SHARES in Ted Baker plunged yesterday after bosses revealed the fashion house has £25million less stock than stated in its accounts.
The board has brought in lawyers and accountants to assess the ‘inventory issue’, which the company insisted will have no cash impact and only relates to previous years.
Analysts suggested the move is the first significant step taken by new finance chief Rachel Osborne, who joined from Debenhams in October, to get to grips with the firm’s accounts.
Retail analysts at Liberum said: ‘Today’s latest news from Ted Baker, regarding the overstatement of last year’s inventory value, is less than ideal. In our view, it is indicative to some degree of the very early-stage work that the new and highly regarded CFO, Rachel Osborne, is undertaking.’
The multi-million-pound ‘black hole’ is the latest shock to rock to Ted Baker. In March this year, founder and former chief executive Ray Kelvin (pictured top) resigned following allegations of inappropriate behaviour and unwanted sexual advances in the workplace. Mr Kelvin, 63, has denied any wrongdoing.
The company said: ‘Ted Baker is committed to ensuring the independent review is completed in an efficient and transparent manner and will update the market as appropriate. While the review is ongoing, the company will not comment further.’
Auditors at KPMG raised ‘significant issues’ in relation to the overstating of Ted Baker’s inventory and its retail assets in their last annual report. But they said the issues were ‘too small’ to affect the financial statements.
Cazoo drives new direction in the way to buy a used car
A NEW online platform transforming how 8million used cars are bought each year has been launched in the UK.
Cazoo offers buyers the chance to inspect cars from the comfort of their own home and delivers to the door — like buying any other product today.
The business, from Zoopla founder Alex Chesterman, has launched with more than 1,500 cars in stock, ranging from family SUVs to sporty hatches, with a wide range of electric vehicles.
Cazoo owns all its cars and reconditions them at its 55-acre facility in the Midlands before they are offered for sale. With no forecourts or salespeople, savings are passed on to customers, effectively ‘Amazon-ing’ the used-car market.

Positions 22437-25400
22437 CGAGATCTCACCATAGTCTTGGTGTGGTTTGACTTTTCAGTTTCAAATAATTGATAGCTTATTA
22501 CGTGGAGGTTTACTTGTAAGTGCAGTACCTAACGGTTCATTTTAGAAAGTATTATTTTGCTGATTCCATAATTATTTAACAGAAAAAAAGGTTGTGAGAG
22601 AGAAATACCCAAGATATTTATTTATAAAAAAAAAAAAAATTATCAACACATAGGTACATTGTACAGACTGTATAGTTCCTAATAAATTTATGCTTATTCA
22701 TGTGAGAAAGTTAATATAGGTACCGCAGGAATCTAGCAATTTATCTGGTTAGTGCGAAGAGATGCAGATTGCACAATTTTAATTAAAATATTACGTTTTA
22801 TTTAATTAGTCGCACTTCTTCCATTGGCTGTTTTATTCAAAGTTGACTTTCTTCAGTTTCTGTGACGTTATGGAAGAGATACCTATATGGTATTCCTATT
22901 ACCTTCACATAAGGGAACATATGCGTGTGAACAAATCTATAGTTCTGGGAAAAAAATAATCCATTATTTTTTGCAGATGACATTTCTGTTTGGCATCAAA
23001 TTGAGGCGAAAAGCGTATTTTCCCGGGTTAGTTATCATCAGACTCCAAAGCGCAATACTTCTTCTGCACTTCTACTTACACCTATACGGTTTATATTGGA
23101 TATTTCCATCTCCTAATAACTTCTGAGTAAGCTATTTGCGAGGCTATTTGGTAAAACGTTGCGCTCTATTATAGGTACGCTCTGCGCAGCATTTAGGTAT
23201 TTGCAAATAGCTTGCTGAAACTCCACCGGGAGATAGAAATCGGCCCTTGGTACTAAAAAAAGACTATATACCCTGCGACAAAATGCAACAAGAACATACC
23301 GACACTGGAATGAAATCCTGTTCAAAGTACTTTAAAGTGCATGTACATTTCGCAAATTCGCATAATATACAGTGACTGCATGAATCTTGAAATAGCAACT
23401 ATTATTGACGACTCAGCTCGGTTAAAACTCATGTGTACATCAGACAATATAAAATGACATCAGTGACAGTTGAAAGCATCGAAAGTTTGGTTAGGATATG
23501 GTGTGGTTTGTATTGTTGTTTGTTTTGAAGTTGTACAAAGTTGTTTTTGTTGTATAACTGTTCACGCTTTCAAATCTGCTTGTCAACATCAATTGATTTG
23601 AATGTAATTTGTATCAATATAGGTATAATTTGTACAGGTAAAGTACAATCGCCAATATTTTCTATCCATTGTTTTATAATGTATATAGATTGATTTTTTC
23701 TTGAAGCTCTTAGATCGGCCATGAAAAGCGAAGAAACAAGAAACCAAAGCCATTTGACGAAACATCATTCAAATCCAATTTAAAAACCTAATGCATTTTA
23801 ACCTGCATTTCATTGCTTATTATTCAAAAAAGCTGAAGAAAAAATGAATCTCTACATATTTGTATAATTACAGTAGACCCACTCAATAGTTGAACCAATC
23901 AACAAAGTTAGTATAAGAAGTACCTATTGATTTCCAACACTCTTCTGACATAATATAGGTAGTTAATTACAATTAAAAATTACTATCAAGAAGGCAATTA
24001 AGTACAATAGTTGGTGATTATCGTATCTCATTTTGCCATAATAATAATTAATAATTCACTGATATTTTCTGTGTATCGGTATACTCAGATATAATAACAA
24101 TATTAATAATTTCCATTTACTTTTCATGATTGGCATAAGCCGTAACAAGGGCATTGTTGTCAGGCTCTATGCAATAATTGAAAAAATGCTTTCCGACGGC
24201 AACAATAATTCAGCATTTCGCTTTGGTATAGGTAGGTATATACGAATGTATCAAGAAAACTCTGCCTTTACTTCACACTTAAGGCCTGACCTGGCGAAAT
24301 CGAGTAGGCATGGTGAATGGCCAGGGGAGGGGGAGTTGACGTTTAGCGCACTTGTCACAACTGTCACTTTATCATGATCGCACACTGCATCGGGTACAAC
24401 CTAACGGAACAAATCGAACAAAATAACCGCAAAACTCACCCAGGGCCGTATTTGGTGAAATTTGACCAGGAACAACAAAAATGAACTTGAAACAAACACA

Mr Chesterman said: ‘The process of buying a used car is outdated and not fit for purpose for today’s consumer. Cazoo is reimagining used-car buying to make it simple and convenient while adding transparency and quality.’
High quality images are provided online along with each car’s features and history. Customers can purchase or finance a car entirely online and have it delivered in as little as 72 hours.
Each car comes with a seven-day money-back guarantee, seven days’ free insurance and free comprehensive 90-day warranty as well as RAC roadside assistance.
Mr Chesterman added: ‘We take away the need to travel, to haggle, to spend countless hours at a dealership and to risk any buyer’s remorse.’ For more information go to cazoo.co.uk
High Court hears VW ‘dieselgate’ class action
LAWYERS acting for tens of thousands of motorists who bought diesel Volkswagen cars have told the high court the firm ‘cheated’ European emissions standards with unlawful ‘defeat devices’.
VW, Audi, Seat and Škoda drivers want compensation in the aftermath of the 2015 ‘dieselgate’ scandal that VW said affected 11million vehicles worldwide — including 1.2million in the UK.
VW argued the claimants did not suffer any loss and said ‘the affected vehicles did not contain a prohibited defeat device’. The case continues.
■ EDDIE STOBART bidder Douglas Bay Capital Fund has called for shareholders to back its £55million attempt to take over the trucking company. The deal will ‘safeguard jobs’, said the private equity firm.
■ MANUFACTURING saw more job losses in November than any month since September 2012 amid Brexit uncertainty. The latest data analysis found companies using stockpiles instead of buying new products.
■ NISSAN’S new boss Makoto Uchida says he will emphasise transparency to restore the Japanese carmaker’s credibility. Former chairman Carlos Ghosn is still due to go on trial for financial misconduct charges.
■ OCADO has launched a £500million bond to fund new warehouses and expansion into global markets, bosses said. Bondholders will get between 0.75 and 1.25 per cent interest a year and are set to be fully repaid in 2025.
■ ONE in five Christmas hosts will serve plant-based dinners this year while only half the nation will tuck into turkey, down 13 per cent, a study by Tesco found. Christmas puddings are up eight per cent to 48 per cent.